This talk presents an overview of one of the book chapters I completed during my Sabbatical. In recent big-budget science-fiction films such as Ridley Scott’s The Martian (2015) and Danny Boyle’s Sunshine (2007), the search for restoring or expanding sustainable life (which are necessitated by the climatic events that threaten human survival) require characters to interact with and maintain various forms of manmade closed ecosystems in outerspace. These ecosystems (ranging from small-scale life support systems comprising of a few species of edible and oxygen producing plants within the larger enclosures of space ships to grand-scale generation ship habitats that simulate entire biomes) initially establish a vision of life as a machinic-systemic artefact, which can be isolated and engineered through technological means. Alex Garland’s Annihilation (2018) also engages with the trope of closed ecologies in the making (this time located on Earth and colonized by nonhuman forces) yet moves toward weird realism as an aesthetic proper to depicting the ultimate strangeness and unknowability of life under the extant conditions of climate change. In exploring the scientific and weird cinematic realisms in these films, my talk tracks the ways in which the 21st century film has responded to the question of life in the Anthropocene, locating it on a spectrum that shifts from extreme certainty towards extreme uncertainty.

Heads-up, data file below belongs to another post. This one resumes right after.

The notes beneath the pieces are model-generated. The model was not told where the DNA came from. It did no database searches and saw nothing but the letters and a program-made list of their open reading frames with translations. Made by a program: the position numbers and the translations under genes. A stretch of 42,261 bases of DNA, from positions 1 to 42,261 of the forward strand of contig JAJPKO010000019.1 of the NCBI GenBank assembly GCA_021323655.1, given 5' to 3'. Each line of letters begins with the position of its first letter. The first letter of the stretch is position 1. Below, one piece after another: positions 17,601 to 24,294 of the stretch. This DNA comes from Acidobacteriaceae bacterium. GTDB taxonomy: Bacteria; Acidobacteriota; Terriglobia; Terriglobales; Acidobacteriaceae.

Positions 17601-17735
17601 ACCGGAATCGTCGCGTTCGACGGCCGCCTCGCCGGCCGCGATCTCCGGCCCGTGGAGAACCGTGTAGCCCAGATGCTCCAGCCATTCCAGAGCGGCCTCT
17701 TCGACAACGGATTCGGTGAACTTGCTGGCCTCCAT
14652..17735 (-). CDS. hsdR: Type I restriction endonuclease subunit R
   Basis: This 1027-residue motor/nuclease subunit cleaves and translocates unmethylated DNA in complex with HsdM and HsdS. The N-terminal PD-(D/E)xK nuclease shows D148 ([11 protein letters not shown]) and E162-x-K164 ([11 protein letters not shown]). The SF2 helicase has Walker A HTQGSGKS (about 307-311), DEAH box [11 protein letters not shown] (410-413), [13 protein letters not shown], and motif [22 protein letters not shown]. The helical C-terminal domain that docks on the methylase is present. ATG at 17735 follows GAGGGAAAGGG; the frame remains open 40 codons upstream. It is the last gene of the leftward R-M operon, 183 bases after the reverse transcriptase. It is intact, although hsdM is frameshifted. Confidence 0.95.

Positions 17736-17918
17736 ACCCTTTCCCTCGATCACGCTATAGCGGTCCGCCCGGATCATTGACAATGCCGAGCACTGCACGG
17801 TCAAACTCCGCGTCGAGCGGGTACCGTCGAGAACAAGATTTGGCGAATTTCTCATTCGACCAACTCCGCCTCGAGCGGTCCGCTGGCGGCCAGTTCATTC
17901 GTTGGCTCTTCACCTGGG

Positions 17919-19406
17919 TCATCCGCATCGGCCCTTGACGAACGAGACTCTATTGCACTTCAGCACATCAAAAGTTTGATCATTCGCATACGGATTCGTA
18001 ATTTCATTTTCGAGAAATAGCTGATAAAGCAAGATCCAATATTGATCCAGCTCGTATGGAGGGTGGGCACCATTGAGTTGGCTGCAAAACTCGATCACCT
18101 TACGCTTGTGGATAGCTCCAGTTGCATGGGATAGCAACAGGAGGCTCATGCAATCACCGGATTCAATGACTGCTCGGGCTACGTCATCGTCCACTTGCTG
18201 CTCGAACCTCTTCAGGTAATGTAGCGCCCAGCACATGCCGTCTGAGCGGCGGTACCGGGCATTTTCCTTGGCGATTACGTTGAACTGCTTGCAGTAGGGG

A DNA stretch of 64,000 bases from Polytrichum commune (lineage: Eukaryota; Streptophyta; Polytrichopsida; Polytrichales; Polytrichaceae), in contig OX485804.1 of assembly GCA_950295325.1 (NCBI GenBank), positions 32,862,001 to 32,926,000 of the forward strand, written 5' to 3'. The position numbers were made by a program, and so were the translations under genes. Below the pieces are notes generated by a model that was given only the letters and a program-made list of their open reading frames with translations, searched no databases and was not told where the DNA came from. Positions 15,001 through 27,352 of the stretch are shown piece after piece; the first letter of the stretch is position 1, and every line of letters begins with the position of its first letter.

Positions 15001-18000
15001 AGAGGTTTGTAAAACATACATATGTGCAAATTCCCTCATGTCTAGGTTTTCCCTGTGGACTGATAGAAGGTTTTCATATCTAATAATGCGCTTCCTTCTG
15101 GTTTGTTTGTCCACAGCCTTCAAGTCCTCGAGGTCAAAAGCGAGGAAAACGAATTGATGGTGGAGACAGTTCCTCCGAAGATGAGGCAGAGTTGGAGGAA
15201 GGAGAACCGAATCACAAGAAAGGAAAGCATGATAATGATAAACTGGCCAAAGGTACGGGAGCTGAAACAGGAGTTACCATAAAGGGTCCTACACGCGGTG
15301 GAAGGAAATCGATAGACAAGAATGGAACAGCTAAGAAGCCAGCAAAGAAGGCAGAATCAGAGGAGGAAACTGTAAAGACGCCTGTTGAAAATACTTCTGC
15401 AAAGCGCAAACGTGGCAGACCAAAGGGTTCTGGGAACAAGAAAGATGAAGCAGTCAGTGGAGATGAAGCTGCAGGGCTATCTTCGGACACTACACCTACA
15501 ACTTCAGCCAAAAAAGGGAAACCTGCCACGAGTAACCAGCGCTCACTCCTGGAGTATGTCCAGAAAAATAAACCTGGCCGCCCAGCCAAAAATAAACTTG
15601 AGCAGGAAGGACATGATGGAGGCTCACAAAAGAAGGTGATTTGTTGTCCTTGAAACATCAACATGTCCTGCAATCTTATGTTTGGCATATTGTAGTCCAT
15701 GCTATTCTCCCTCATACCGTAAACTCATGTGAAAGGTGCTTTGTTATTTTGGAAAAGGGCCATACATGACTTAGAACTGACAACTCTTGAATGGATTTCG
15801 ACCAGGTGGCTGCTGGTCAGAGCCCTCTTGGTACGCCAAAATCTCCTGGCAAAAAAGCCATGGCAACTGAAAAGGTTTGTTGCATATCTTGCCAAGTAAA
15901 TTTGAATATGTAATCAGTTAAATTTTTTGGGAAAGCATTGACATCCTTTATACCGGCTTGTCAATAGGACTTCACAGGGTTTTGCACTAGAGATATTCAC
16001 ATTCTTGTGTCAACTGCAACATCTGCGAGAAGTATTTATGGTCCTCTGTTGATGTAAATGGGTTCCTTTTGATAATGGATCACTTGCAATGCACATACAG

Image 1: A close up of a scientist seated at a desk and looking up from his work. Image 2: Still from Annihilation (2018)
DateTuesday, March 26, 2019 - 3:00pm

Cost

FREE

Email

folas@ocadu.ca

Website Location

205 Richmond St. W., Room 320

Join Alex and Emma at Journaling Club for a Pronoun Workshop in celebration of PRIDE. Materials provided and free to all community members.